Norse tradition holds that the victorious Ivar and Ubba were brothers and that they captured Ælla and subsequently blood eagled him.[10][11] In contrast, the Anglo-Saxon Chronicle simply states "both kings were slain on the spot".[12]


Kingdom of Jorvik, shown next to Danelaw

In York, Viking leaders established a puppet king named Ecgberht,[13] who remained until 872, when a revolt drove him into exile in Mercia. Halfdan Ragnarsson of the Vikings ended the revolt in 876 and directly occupied York and the rest of Deira (south-east Northumbria), partitioning it among his followers.[13] In time, this led to the creation of the Kingdom of Jórvík, which existed under Viking control until 910, when it was taken by the Anglo-Saxons.[14] The kingdom was reoccupied by the Vikings on several occasions until 954, from when it was subjected to the rule of Wessex.[14] No future attempt was made to re-establish the Kingdom of Northumbria.[15]

Before the area was integrated into Wessex, the surviving Anglo-Saxon lords ruled Northumberland north of the river Tees from Bamburgh.[13]



  • Arnold-Baker, Charles (2001). "Northumbria, Anglian Kingdom". The Companion to British History, Routledge (2nd ed.). Routledge. Retrieved 7 August 2020.
  • Bessell, Craig (10 October 2018). "3 Key Battles of the Viking Invasions of England". History Hit. Retrieved 7 August 2020.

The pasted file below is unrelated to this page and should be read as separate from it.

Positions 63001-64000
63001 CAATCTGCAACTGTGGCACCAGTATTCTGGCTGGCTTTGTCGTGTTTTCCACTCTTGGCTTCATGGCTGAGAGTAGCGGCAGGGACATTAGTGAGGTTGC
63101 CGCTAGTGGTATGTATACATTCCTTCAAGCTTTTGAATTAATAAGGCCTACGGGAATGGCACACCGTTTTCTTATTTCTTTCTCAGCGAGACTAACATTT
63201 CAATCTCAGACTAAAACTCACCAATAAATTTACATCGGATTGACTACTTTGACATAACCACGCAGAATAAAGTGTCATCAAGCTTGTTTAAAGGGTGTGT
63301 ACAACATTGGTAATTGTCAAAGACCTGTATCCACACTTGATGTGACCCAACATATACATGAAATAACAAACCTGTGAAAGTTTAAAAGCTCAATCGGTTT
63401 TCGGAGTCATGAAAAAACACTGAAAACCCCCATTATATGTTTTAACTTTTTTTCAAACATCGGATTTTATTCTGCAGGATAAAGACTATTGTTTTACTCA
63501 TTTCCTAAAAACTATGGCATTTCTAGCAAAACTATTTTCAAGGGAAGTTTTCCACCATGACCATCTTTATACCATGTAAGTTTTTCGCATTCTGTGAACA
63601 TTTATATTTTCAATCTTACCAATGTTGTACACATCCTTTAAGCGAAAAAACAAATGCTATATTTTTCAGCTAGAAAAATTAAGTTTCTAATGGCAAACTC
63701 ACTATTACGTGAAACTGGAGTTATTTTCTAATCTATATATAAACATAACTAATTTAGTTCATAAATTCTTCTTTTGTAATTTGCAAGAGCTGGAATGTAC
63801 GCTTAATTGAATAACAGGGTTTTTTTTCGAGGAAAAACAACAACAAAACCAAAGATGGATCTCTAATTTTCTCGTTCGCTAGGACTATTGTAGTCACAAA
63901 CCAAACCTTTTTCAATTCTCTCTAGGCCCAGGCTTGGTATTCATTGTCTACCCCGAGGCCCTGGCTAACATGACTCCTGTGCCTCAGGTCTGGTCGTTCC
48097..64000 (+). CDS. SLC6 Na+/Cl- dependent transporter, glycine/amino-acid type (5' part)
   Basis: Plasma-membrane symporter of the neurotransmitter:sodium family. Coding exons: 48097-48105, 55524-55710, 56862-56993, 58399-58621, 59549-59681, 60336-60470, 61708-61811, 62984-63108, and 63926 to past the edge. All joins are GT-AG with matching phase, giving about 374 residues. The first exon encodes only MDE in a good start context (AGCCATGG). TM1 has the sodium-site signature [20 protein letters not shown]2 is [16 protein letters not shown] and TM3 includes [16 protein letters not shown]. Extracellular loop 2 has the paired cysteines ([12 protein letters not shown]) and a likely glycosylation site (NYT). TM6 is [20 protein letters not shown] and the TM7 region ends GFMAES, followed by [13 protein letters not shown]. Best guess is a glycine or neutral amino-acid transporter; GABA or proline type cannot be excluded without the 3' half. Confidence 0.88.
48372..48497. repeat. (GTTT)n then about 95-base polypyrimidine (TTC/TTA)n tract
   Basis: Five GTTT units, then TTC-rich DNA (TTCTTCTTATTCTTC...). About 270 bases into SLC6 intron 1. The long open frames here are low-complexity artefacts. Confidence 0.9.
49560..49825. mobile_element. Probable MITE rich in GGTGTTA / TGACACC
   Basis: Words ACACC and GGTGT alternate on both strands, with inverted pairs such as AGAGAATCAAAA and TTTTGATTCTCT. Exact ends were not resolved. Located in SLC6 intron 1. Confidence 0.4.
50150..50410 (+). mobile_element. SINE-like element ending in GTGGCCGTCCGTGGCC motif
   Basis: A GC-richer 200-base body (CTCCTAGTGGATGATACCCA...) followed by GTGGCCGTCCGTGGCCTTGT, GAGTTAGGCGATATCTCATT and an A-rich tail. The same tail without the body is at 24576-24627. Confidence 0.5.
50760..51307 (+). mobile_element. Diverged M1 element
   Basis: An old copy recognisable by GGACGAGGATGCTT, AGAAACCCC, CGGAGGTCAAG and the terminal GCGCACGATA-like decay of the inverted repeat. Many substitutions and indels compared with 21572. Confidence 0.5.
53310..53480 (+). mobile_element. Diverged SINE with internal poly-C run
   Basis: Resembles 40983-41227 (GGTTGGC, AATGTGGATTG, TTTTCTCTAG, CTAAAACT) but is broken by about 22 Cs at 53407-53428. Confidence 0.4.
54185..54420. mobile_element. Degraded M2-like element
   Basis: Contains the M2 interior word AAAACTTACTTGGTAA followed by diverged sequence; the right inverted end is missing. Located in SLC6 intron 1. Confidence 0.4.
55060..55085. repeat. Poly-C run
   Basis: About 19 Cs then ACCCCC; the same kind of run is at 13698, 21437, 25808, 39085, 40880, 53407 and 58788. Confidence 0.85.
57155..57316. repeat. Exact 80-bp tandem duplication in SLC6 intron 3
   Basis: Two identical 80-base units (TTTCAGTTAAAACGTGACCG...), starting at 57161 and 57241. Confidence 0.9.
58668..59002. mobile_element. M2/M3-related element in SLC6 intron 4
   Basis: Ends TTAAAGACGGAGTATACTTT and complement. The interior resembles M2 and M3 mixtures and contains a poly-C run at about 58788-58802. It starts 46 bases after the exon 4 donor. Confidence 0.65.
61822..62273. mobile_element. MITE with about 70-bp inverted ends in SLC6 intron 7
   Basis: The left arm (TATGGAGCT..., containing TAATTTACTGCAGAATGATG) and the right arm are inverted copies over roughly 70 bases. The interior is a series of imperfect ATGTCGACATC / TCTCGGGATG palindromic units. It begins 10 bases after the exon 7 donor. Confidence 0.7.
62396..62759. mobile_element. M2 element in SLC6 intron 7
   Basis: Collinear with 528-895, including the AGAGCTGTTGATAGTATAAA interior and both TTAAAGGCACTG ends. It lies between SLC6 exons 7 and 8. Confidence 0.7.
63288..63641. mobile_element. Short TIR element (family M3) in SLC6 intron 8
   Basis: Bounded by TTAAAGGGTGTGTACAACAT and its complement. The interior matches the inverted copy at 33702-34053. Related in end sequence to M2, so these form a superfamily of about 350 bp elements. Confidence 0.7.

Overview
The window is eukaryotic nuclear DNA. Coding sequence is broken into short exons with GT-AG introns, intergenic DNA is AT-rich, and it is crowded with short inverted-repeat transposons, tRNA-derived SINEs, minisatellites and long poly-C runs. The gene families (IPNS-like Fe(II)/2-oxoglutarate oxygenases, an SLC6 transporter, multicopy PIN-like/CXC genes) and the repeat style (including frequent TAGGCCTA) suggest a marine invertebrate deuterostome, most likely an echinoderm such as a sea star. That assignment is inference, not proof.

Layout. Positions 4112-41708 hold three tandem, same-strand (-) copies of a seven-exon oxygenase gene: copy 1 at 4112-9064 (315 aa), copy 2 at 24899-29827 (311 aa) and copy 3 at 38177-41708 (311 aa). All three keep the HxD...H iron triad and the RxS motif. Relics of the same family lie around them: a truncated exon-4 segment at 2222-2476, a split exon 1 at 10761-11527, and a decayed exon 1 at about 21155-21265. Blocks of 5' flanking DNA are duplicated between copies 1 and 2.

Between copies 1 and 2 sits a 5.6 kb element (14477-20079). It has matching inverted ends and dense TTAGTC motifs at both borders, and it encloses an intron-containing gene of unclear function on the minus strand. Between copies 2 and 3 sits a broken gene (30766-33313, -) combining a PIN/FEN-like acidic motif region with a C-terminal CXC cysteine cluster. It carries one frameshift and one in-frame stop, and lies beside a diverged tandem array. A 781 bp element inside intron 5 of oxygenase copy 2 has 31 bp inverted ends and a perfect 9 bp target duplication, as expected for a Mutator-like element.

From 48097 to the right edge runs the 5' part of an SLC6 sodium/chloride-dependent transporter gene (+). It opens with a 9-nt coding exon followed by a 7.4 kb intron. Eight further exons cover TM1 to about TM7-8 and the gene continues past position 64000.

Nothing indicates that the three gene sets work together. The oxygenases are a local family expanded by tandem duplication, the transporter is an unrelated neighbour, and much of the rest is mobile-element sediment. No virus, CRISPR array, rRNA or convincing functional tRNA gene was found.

• Cannon, John (2015). "Ælle". A Dictionary of British History. Oxford University Press. doi:10.1093/acref/9780199550371.001.0001. ISBN 9780199550371. Retrieved 15 September 2020.
  • City of York Council (21 December 2006). "Eoferwic: Anglo-Saxon York". City of York Council - York's History. Archived from the original on 4 February 2008.
  • Eggenberger, David (1985). An Encyclopedia of Battles. New York, N.Y.: Dover Publications Inc. ISBN 0-486-24913-1.
  • Johnson, Ben. "Invaders! Angles, Saxons and Vikings". Historic UK. Retrieved 7 August 2020.
  • Edward, James (29 March 2011). "Overview: The Vikings, 800 to 1066". BBC - History. Retrieved 7 August 2020.
  • Frank, Roberta (1984). "Viking atrocity and Skaldic verse: The Rite of the Blood-Eagle". English Heritage Review. Longman Group Limited London: 332–343.
  • Gutenberg. "The Anglo-Saxon Chronicle". 867. Retrieved 14 September 2020.{{cite web}}: CS1 maint: location (link)
  • Hall, Richard. "The Viking Capture of York" (PDF). Jorvik Viking Centre. Retrieved 7 August 2020.
  • Loyn, Henry (2015). Crowcroft, Robert; Cannon, John (eds.). "Northumbria, kingdom of". The Oxford Companion to British History. Oxford University Press. doi:10.1093/acref/9780199677832.001.0001. ISBN 9780199677832. Retrieved 15 September 2020.
  • Market House Books (2002). "York, Kingdom of". Dictionary of British History (1st ed.). Market House Books Ltd. Retrieved 7 August 2020.
  • Sawyer, Peter (2001). The Oxford Illustrated History of the Vikings. Oxford University Press. ISBN 978-0-19-285434-6. Retrieved 14 September 2020.
  • Whitelock, Dorothy. "Fact and Fiction in the legend of St. Edmund". pp. 225–227. Archived from the original on 4 September 2006. Retrieved 9 August 2020.
  • York History (2007). "York history timeline". Archived from the original on 14 March 2007. Retrieved 9 August 2020.